For the prisoners in Guantánamo, countless obstacles have been raised to prevent them from ever being freed. When the Supreme Court granted the prisoners habeas corpus rights in June 2004, for example, the Bush administration responded by convening, instead, military tribunals whose main purpose was to justify their ongoing detention on the basis of classified evidence that was not disclosed to them, and which they could not challenge. These were later revealed as a sham by Lt. Col. Stephen Abraham, a veteran of US intelligence who was part of the organization responsible for compiling the information presented as evidence in the tribunals.
The tribunals were allegedly empowered to call outside witnesses, but not a single outside witness was ever brought to Guantánamo to testify, and on a few occasions when the tribunal members ruled that a prisoner was not an “enemy combatant,” who could continue to be detained indefinitely, the tribunal members were dismissed, and “do-over” tribunals were held until the desired result was achieved.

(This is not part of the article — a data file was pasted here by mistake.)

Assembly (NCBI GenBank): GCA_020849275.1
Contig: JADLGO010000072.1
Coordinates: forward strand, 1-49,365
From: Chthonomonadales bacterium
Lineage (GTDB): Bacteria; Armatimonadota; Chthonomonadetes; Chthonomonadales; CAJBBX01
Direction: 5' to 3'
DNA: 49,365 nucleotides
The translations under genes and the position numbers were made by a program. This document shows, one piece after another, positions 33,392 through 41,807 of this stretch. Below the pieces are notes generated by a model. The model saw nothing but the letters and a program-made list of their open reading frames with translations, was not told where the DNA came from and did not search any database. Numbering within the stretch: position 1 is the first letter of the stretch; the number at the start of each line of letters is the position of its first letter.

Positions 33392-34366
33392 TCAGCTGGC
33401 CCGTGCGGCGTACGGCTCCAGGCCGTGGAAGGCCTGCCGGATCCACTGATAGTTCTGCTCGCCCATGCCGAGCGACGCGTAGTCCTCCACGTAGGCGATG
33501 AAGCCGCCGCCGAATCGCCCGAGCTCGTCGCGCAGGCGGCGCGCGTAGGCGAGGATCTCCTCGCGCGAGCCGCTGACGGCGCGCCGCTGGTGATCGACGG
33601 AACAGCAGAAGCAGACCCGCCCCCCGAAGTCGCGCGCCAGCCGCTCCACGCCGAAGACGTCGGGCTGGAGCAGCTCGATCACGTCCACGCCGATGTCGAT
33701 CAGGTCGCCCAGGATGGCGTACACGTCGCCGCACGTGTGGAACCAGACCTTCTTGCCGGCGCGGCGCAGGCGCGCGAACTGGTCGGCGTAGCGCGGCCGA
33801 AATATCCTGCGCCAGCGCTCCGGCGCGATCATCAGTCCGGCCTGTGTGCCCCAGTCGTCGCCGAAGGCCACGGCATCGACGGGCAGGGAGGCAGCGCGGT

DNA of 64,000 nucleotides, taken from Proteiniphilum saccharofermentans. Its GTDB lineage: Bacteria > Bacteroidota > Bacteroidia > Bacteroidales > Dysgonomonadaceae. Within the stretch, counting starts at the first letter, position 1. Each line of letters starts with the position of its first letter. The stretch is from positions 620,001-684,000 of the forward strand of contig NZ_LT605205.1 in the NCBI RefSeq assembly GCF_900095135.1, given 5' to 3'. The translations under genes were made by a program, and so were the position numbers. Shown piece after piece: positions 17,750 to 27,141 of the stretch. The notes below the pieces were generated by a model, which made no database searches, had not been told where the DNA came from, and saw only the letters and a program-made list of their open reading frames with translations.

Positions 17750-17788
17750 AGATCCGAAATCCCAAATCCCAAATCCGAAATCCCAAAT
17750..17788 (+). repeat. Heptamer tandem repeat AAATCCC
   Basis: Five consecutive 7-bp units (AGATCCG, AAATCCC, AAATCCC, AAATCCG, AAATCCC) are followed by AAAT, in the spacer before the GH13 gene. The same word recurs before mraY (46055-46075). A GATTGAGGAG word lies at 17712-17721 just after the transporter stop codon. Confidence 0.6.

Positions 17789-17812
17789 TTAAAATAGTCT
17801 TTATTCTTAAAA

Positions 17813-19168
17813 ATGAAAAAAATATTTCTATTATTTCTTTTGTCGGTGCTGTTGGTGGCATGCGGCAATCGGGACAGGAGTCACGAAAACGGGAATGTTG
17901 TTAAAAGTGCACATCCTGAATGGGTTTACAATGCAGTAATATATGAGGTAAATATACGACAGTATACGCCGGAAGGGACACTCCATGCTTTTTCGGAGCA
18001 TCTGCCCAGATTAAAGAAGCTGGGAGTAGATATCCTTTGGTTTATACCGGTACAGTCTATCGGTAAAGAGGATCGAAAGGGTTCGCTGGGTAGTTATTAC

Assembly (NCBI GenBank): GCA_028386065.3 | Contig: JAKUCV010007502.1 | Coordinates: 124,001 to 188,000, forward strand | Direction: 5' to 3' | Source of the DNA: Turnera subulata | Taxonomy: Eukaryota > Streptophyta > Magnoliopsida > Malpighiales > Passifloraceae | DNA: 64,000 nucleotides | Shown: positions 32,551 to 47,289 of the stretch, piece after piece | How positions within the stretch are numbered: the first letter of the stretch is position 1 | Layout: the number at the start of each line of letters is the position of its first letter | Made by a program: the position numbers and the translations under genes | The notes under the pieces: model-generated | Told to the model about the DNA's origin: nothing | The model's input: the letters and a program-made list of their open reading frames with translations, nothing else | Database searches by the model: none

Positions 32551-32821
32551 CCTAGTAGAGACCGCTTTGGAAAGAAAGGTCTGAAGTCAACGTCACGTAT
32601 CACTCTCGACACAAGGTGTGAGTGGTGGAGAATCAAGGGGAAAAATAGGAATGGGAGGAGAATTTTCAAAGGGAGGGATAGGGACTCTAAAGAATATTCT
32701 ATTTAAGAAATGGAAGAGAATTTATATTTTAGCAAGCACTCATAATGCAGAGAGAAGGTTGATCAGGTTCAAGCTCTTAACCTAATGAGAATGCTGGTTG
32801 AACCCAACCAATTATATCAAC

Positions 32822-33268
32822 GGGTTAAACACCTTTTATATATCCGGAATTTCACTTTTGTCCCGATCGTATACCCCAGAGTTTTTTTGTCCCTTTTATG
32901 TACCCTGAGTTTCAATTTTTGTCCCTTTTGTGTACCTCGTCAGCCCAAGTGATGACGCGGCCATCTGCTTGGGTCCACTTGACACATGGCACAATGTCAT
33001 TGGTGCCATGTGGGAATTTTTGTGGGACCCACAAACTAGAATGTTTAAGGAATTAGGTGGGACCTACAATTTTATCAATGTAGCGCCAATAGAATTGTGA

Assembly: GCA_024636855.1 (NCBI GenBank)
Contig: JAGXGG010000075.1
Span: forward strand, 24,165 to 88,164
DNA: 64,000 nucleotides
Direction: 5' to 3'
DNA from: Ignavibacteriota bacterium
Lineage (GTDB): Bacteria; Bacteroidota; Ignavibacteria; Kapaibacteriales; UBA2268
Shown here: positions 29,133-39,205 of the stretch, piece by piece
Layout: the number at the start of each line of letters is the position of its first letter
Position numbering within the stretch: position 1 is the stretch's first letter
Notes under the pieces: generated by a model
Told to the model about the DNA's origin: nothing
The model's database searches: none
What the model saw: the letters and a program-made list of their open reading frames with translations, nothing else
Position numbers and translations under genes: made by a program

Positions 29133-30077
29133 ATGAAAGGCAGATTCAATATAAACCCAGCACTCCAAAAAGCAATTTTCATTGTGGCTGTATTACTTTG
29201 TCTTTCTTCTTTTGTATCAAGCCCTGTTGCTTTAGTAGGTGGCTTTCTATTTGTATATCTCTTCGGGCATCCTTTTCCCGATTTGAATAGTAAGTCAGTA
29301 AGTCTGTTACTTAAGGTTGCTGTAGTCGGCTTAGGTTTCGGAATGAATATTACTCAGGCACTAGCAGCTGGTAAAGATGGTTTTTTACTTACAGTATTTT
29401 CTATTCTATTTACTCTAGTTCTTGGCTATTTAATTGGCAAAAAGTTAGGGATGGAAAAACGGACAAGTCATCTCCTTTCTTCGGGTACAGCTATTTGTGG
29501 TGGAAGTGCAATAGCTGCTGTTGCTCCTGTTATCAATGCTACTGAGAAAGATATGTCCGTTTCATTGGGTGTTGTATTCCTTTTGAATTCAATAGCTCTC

For the Yemenis in Guantánamo, who make up half the current population of 183 prisoners, getting out of Guantánamo is all but impossible. Just 13 Yemenis were freed under George W. Bush, ostensibly because of fears about security and surveillance in Yemen, and President Obama has also been reluctant to break with this tradition. Although seven Yemenis were repatriated last year, the releases stopped abruptly after a Nigerian man, Umar Farouk Abdulmutallab, tried to blow up a plane on Christmas Day. When it was revealed that he had apparently been recruited in Yemen, President Obama bowed to criticism and suspended all releases to Yemen until further notice, even though his interagency Task Force had concluded that 60 of the Yemeni prisoners could be released.